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Floods: Par panel for liberal financial assistance to J-K

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Floods, Kashmir

Srinagar: Criticising the Union and the Jammu and Kashmir governments for “inadequate” relief to the last year’s flood victims, a Parliamentary committee today said the Centre should give liberal financial assistance to the state to compensate the people.

“We have discussed a number of issues, particularly the issue of relief of the people affected by the last year’s floods. I must say that while the state government has informed us that it has done its best with the resources at its command, my own view, and that is the view of the members of the committee also, is that a lot more is required to be done.

“The relief and compensation given so far is totally unacceptable, inadequate and it does not constitute the reasonable compensation… I and the committee are of the view that it is not enough,” head of the 16- member Parliamentary Standing Committee on Science and Technology, Environment and Forests, Ashwani Kumar, told reporters here.


Kumar said the central government should give liberal financial assistance as per the plans submitted by the state government to the Union government.

“In our report, we intend to make a strong case for liberal financial assistance to the state of Jammu and Kashmir for the purpose of relief and rehabilitation and compensation to the commercial establishments and also for reconstruction of the houses.

“There has been a suggestion that the business community, in order to kick-start their business, could be given loans on easy interest rates. This, I believe could be easily possible,” he said.

Kumar also questioned the lack of political will of the state government to address certain issues. “We also believe that there are other certain critical areas of governance in which the question is not of the lack of resources, but about the lack of political and administrative will. For example, the master plan of Srinagar is not being complied with. Haphazard constructions are the order of the day, the pollution of the water bodies, including Dal, Nigeen and Wullar continues unabated,” he said.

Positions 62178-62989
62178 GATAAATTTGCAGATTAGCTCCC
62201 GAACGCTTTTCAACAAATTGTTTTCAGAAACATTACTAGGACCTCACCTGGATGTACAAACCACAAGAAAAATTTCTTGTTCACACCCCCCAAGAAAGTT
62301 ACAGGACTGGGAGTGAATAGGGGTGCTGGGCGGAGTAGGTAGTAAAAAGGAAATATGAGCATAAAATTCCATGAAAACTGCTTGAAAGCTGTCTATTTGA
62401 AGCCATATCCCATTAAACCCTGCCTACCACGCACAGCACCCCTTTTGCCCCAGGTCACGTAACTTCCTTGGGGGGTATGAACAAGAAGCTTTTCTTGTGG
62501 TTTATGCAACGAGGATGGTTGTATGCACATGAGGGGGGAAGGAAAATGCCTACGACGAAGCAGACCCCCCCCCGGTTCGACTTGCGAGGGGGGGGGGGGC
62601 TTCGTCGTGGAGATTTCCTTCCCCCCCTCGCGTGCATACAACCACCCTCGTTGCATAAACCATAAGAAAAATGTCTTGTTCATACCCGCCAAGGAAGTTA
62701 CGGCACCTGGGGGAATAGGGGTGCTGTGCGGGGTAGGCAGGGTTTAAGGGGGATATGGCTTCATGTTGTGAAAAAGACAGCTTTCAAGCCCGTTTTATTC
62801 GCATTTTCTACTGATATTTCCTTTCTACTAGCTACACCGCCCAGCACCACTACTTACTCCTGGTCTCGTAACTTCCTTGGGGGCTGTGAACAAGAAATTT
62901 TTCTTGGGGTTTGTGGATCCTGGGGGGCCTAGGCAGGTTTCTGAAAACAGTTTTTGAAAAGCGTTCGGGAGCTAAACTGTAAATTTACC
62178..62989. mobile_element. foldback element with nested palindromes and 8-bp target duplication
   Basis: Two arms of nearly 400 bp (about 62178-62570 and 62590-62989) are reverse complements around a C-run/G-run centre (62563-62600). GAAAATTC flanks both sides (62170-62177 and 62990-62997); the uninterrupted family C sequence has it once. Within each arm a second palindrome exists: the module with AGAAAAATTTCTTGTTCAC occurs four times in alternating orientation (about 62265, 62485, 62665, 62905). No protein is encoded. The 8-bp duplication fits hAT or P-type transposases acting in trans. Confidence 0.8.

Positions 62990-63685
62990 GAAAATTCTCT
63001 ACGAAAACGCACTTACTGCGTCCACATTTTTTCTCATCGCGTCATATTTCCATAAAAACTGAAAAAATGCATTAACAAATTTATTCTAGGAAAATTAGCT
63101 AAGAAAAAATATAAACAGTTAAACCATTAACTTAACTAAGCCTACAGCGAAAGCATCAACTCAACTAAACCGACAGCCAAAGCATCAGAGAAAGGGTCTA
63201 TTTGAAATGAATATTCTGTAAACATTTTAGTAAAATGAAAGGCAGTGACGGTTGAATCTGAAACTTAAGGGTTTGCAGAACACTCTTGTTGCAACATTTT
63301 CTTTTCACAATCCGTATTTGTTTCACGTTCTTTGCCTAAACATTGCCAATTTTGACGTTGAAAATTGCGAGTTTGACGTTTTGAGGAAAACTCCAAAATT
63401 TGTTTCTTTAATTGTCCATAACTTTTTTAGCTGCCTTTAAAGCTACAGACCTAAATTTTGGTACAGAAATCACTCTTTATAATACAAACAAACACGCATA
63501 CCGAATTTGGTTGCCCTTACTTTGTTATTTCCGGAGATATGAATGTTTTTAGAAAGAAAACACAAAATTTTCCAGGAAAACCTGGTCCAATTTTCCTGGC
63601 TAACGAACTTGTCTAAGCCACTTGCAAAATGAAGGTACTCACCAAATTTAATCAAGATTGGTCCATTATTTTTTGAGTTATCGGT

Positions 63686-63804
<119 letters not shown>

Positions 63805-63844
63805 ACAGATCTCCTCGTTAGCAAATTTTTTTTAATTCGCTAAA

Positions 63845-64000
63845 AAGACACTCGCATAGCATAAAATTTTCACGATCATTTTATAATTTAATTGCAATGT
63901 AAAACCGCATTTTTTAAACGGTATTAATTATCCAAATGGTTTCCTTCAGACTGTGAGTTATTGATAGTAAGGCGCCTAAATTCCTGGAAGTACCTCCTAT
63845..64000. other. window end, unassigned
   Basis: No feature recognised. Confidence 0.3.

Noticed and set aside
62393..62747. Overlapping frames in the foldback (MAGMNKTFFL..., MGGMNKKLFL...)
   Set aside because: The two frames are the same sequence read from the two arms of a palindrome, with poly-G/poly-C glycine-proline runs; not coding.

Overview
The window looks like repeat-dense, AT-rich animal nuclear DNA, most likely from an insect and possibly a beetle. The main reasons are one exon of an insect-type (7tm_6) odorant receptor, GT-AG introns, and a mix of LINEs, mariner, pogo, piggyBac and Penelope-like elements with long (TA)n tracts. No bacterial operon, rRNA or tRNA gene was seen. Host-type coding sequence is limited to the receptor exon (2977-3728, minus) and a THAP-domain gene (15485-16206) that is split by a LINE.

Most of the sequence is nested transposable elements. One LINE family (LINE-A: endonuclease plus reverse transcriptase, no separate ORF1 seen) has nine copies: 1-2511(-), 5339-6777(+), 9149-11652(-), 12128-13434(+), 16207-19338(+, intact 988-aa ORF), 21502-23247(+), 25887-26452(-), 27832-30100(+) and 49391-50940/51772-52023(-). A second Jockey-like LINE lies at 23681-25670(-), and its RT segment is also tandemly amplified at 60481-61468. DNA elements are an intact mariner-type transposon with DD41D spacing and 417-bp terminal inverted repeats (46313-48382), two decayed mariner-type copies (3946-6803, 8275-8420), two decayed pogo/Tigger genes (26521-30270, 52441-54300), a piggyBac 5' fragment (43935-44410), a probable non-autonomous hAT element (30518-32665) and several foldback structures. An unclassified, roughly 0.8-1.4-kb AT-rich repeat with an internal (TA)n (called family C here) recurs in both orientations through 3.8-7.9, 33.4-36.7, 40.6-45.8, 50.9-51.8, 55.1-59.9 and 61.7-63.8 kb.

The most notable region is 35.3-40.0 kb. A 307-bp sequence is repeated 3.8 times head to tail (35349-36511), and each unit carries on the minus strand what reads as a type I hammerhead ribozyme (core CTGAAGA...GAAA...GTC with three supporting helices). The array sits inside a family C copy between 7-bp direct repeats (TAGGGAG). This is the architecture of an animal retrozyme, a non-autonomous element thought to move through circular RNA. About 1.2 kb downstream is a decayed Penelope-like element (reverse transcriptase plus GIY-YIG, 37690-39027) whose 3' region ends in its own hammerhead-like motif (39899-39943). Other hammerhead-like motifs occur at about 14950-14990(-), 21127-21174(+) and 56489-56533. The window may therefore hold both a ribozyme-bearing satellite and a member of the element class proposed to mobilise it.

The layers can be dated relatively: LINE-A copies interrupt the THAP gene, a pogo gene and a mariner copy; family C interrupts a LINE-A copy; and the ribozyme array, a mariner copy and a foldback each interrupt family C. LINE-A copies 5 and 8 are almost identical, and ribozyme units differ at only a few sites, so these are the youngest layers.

The parliamentary committee also criticised the state government over massive deforestration and encroachments of the forests. “The other issue that we feel deserves immediate attention is deforestation. This is a reality (that) there is a large scale deforestation going on and the compensatory afforestation has not kept pace. We have given specific examples in Ramban area of the scale at which the encroachments have taken place.

“And the state government has confirmed that 13,300 hectares of land has been encroached upon in the state,” he said. Kumar said the state government had informed the committee that they have succeeded in reclaiming some part of the encroached land.

“That however is very minimum. I have asked them to give within one week an action plan on how they would prevent further encroachments,” he said.

He said the solid waste management in Srinagar and Jammu cities was an issue. “The discharge of sewage continues unabated into the lakes. Large scale constructions that block the water in channels is an issue. They (government) said they have given a plan to have another flood channel, but that is a long-term plan. I have insisted for short-term measures which are absolutely imperative and cannot wait any longer. The de-silting and dredging of Jhelum has to continue on a war-footing,” he said.

He said the committee would submit its report to Prime Minister Narendra Modi for his immediate personal intervention. “We plan to submit our report within four weeks of our visit. We will send this report to Prime Minister for his immediate personal intervention. We believe that the state of Jammu and Kashmir, because of its unique geographical position, the political situation and its state of economic development, needs massive dose of financial assistance by the central government and the sooner that happens the better it would be,” Kumar said.

On the delay in sanctioning relief package, Kumar said “I cannot pass a judgment. The state government itself informed us that it took two months for them to form the government. Then immediately they went into their own budget session and they had to take time to formulate their own demands”.